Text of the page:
Sales of prepared foods and ready-to-eat foods at retail will reach $32.45 billion in 2012, up 7.5% from 2011, according to "Prepared Foods and Ready-to-Eat Foods at Retail," a just-released report fromPackaged Facts(www.packagedfacts.com). The prepared foods retail net extends across a wide number of retail formats, but supermarkets command majority share. Supermarkets garner 60% of prepared foods purchase visits, trailed by Wal-Mart (15%) and convenience stores (12%).
The market for store-made meals and prepared foods -- which
include rotisserie or fried chicken, hot pizza, hot food bars with Asian-style
entrees, sushi bars, deli sandwiches, and soup and salad bars -- is doing well
in this period of economic doldrums. That's partly because meals cost are not
on par with fast food and family restaurant options, they beat them -- making
them accessible to a wide range of household incomes. Strong, high-quality
store-brand portfolios are a significant advantage for prepared foods retailers
in keeping the price points of prepared foods down, and part of the winning
formula. Retailers from Costco to Kroger to Safeway to SUPERVALU continue to
grow and leverage their private label products in conjunction with developing
their foodservice programs.
Although classic comfort dishes often hold sway in prepared food
programs, supermarkets are increasingly providing and marketing fresh food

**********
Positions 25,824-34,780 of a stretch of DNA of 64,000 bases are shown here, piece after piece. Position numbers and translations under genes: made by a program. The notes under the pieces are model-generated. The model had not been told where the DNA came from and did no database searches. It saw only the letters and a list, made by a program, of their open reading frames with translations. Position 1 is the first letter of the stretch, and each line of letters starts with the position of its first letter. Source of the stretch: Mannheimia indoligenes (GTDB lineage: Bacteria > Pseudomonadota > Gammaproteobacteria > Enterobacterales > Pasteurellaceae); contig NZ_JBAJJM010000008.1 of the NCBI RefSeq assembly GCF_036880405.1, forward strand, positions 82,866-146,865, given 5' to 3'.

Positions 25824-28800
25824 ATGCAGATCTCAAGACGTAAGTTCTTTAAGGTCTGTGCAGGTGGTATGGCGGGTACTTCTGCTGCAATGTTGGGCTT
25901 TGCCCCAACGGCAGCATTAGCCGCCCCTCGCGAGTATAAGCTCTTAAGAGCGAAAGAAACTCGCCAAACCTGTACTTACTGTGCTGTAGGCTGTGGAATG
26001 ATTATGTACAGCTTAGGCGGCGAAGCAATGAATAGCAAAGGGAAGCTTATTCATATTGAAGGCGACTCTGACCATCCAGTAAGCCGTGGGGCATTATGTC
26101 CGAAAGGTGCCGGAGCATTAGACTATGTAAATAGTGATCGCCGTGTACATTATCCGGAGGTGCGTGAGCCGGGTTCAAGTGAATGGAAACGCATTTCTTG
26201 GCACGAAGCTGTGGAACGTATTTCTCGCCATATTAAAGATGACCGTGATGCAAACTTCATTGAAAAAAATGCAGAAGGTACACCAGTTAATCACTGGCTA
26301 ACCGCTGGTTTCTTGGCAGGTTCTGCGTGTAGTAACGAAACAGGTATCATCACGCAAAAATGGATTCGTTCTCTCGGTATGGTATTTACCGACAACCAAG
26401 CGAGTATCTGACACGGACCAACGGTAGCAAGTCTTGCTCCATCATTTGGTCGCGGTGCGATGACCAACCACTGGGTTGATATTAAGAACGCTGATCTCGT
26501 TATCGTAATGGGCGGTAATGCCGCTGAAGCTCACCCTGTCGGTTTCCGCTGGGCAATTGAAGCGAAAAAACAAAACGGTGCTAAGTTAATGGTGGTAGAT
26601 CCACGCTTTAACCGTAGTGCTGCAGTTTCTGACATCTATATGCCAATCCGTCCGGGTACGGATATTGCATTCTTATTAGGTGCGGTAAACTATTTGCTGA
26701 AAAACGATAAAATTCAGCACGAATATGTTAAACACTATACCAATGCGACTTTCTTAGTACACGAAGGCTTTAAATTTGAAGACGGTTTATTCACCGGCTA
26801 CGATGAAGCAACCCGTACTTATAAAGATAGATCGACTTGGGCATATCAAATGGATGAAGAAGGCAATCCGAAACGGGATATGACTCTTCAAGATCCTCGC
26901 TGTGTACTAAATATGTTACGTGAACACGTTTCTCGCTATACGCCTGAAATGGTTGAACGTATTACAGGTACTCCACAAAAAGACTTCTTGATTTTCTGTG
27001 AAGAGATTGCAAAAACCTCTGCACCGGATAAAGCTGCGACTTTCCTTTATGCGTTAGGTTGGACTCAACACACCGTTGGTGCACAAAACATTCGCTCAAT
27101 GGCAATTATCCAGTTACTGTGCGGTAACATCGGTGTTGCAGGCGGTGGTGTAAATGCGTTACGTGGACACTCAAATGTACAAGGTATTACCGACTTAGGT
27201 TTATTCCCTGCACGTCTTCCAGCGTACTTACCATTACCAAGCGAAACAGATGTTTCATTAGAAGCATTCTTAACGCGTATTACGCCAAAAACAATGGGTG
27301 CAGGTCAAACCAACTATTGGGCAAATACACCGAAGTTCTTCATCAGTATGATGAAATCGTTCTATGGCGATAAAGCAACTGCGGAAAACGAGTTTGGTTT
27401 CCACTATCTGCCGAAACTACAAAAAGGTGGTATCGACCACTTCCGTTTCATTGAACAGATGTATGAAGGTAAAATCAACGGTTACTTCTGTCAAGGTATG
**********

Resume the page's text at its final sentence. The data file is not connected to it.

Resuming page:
items consistent with ongoing health trends, and supermarkets receive generally
positive marks from consumers regarding prepared food healthfulness. Whole
Foods has particularly been a trendsetter in educating customers on health,
food and diet. Its Health Starts Here program, Wellness Clubs and Whole Kids
Foundation not only serve to educate Whole Foods customers, they also build
customer relationships and good will.
Most convenience store foodservice platforms, on the other hand,
still operate under the assumption that the people buying them do not want to
put health concerns first. According to Packaged Facts, this ignores the fact
that millions of consumers do want to eat healthier fare -- and many might
appreciate a tasty but healthy option just at the point when impulse and
efficiency directs them to a convenience store.
And serving consumers is not just about providing quality,
cost-effective, convenient, and healthful foods, according to David Sprinkle,
publisher of Packaged Facts. It's also about providing an atmosphere that draws
people in. This is why more and more supermarket operators are integrating
"neighborhood" messaging into their strategies, and a reason big box
players such as Wal-Mart are experimenting with smaller box formats.
New report says prepared foods market at $32 Billion
August 6, 2012